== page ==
Legislative Assembly for the ACT: 2021 Week 13 Hansard (Thursday, 2 December 2021) . . Page.. 4047 ..
Today we are discussing again the rights of women workers to ensure that their safety is prioritised by their workplace. I encourage all members of the Assembly to sign the letter to Senator Michaelia Cash, the Australian government Minister for Industrial Relations, to make that call to immediately install 10 days of paid domestic and family violence leave. We also call on the Australian government to prioritise all of the actions recommended by delegates of the National Summit on Women’s Safety in their summit statement.
The introduction of paid domestic and family violence leave at the national level will help to ensure that no matter where they are in Australia, victim-survivors have the resources and the time to speak out, seek support and build a happier and healthier life in safety. Workers will be safer both at and outside work if they have access to support to seek safety without risking losing their income. This will also advance the push to ensure that Australian workplaces are built on inclusivity, safety and respect, as they already should be. They should be places where people experiencing domestic and family violence, and sexual violence, can seek and expect to receive support.
This is a really important motion. It is a matter that needs to be taken seriously. I commend the motion to the Assembly.
MR RATTENBURY (Kurrajong—Attorney-General, Minister for Consumer Affairs, Minister for Gaming and Minister for Water, Energy and Emissions Reduction) (11.24): I am very pleased to rise today, as a co-sponsor of this motion, and join Minister Berry in supporting the need to provide paid domestic and family violence leave which, in the Greens’ view, represents a basic moral responsibility of employers and government to offer. I will keep my remarks short, as I know that a number of my colleagues also want to speak to this motion. Domestic and family violence is a blight on our society. It is incumbent on all of us, especially we legislators, to do everything we can to effectively prevent family violence and support victim-survivors.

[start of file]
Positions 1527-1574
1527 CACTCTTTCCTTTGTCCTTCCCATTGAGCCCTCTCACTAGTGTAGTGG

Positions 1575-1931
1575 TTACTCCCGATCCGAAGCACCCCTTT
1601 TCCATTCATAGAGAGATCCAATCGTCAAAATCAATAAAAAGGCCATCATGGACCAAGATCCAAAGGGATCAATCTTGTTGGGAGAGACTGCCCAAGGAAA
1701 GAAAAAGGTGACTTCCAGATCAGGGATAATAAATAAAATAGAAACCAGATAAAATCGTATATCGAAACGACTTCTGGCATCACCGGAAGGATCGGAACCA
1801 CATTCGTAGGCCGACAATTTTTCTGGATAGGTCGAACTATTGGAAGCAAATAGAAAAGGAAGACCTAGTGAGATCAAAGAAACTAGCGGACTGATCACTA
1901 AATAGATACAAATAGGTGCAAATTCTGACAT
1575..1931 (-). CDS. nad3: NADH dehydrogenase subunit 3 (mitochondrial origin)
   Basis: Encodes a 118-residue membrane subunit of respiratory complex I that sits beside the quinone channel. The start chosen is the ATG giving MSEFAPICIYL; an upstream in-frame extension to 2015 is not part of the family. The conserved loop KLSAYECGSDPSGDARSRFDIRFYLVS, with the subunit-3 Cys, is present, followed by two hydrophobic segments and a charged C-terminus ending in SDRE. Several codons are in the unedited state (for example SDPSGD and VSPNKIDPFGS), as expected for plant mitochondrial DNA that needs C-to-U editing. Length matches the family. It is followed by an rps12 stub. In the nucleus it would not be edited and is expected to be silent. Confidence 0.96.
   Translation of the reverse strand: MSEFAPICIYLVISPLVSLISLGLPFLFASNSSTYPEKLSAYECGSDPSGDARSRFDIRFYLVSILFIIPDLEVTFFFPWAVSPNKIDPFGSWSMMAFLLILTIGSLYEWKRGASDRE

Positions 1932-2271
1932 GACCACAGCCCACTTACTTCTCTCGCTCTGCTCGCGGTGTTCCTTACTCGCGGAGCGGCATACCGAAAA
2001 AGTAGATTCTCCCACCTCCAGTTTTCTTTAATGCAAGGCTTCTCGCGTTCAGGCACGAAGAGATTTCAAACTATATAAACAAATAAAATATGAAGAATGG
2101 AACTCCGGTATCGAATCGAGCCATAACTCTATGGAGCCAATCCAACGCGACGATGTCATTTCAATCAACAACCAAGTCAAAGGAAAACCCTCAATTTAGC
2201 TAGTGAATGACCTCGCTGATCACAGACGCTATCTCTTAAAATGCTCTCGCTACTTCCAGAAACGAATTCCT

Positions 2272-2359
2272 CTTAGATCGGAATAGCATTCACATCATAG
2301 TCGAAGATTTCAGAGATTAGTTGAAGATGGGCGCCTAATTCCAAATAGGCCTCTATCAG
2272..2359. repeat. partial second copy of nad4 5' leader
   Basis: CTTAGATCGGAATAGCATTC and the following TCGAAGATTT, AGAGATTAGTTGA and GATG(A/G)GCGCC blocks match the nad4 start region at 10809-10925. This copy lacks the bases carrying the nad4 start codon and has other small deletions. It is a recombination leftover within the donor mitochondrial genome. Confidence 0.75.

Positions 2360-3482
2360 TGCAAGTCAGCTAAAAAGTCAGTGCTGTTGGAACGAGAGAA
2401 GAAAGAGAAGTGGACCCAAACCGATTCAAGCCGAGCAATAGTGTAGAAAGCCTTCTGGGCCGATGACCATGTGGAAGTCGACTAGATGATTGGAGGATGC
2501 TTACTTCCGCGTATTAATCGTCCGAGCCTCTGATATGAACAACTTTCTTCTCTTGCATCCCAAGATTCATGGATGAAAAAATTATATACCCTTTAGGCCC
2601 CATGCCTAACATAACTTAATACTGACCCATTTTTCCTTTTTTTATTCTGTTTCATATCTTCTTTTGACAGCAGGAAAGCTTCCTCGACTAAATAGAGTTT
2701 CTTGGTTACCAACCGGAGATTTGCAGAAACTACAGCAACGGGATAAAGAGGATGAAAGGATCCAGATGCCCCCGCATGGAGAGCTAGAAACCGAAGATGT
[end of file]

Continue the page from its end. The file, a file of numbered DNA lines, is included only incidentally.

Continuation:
It is unequivocally clear that partner violence is a gendered issue, with women substantially more likely to experience it. That said, there is no one universal experience of family violence. It is clear that this is an issue that is significantly impacting our Aboriginal and Torres Strait Islander communities and requires a response acknowledging and collaborating in that light.
As my colleague Mr Davis will elaborate, it is also an issue of great concern in the LGBTIQ community. We must also recognise that our culturally and linguistically diverse communities experience domestic and family violence and require an approach that recognises and supports their diverse needs.
When it comes to the issue of paid leave, this is one very practical step that we can take to assist those impacted by family violence. Family violence often includes the manipulation and control of finances and making the victim feel like they are trapped in their home. As the Australian Association of Social Workers submitted to the Senate Standing Committee on Education and Employment, financial abuse is a significant feature of domestic violence. This often means that parties are in extremely unequal financial circumstances, which increases the vulnerability of family violence